143
Such is the extraordinary situation that language, which delivers most men from superficial ignorance, binds them the more closely to profounder ignorance.

144
Men like Maeterlinck, Fabre, Thoreau, and Burroughs have given the most painstaking and careful attention to the life and psychology of ants, spiders, beavers, horses, dogs, and even birds. What is the sum of their discoveries? They have found that these creatures of the animal kingdom, although unable to think and reason as creatures of the human kingdom do, nevertheless exercise an unerring intelligence, seemingly automatic and hereditary though it be, an intelligence which we call instinct.

Ants and termites closely organize themselves into a wonderful society where each has his appointed task and where all work individually with soldierly discipline and indefatigable industry for the common benefit, as is demonstrated by the way they store food for future communal use and the expert way in which they practise the art of warfare. Beavers build their dams across streams with the accuracy and ingenuity of skilled engineers. Large flocks of birds migrate with unfailing regularity to the same spot in some distant country every year, never losing their correct direction. A wild creature roaming the jungles will not touch poisonous plants, however hungry it be. A spider spins a web for its prey with the calculated accuracy of a mathematician and the refined grace of an artist. Nobody dare deny that some kind of intelligence, some activity of mind guides and directs multitudes of creatures all over the world and shows them how to feed and support themselves and their young, how and when to store food for the winter months, how to cure themselves when ill, what are the nourishing foods for them to take, and so on.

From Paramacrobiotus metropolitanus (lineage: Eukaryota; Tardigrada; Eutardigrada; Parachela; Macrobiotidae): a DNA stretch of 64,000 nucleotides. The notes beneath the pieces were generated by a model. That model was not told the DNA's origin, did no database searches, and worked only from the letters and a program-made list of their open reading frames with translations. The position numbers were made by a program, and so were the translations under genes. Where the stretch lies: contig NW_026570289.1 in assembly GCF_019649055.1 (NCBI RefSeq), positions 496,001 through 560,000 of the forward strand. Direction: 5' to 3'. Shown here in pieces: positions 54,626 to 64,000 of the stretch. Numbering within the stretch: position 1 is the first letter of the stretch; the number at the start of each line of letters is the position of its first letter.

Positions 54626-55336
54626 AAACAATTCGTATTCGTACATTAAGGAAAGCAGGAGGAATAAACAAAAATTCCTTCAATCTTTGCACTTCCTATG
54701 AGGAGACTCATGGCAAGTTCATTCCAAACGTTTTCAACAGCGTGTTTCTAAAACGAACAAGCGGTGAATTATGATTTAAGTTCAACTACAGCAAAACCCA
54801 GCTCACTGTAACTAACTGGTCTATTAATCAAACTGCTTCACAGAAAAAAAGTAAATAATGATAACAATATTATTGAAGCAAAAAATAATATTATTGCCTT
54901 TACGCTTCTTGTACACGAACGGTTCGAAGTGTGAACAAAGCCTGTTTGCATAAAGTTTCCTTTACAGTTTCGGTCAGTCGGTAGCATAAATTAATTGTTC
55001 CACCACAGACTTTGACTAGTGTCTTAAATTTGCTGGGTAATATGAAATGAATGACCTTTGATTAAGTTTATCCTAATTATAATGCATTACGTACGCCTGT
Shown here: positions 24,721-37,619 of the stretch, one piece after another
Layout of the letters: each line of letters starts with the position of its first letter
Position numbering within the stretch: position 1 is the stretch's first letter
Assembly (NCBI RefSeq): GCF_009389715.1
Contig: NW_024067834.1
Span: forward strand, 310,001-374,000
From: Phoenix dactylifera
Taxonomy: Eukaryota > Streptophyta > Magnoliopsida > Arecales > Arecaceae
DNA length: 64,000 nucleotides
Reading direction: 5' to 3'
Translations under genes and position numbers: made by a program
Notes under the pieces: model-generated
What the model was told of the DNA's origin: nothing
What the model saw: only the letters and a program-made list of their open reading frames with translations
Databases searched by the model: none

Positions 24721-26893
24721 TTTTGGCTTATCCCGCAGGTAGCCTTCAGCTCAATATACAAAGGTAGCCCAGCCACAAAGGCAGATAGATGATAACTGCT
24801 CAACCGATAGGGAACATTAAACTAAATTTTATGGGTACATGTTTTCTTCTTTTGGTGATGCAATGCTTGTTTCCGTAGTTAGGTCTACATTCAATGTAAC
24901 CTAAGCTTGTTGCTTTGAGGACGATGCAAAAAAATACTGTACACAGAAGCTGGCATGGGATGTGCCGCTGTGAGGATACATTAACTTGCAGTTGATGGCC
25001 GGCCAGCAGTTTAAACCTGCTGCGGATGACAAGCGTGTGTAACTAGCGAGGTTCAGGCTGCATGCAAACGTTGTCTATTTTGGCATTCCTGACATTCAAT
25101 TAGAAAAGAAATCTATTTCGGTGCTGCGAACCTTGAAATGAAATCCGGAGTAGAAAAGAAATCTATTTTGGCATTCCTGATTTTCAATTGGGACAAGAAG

When however we ask in what way this animal mind compares with that of human beings, we soon observe one important difference. Science has ascertained that Nature invariably evolves a new bodily organ to perform a needed physical function: thus there was a time in the misty past when all creatures had no ears but grew them as the necessity of hearing sounds became more and more urgent. It was Nature's adaptation to inner need. There is one function which animals do not share in common with human beings and that is speech. They do not possess that delicate and intricate organ, the larynx. This is quite clearly because they do not feel the need of it. Even our primitive ancestors were once at the stage when they too were larynxless. Now language is the product of speech and came into belated being after men wished to communicate with other men. What is speech but uttered thoughts? And what are thoughts but the product of the working of intellect? And what is intellect but, to take the definition given in our first volumes, "the activity of logical thinking"? But logical thinking cannot be performed without using words. And words cannot be spoken without the possession of a larynx. If therefore Nature has failed to make the physical gesture of growing a larynx, it is because the mental needs of logical thinking have not compelled it, that is, such thinking is absent.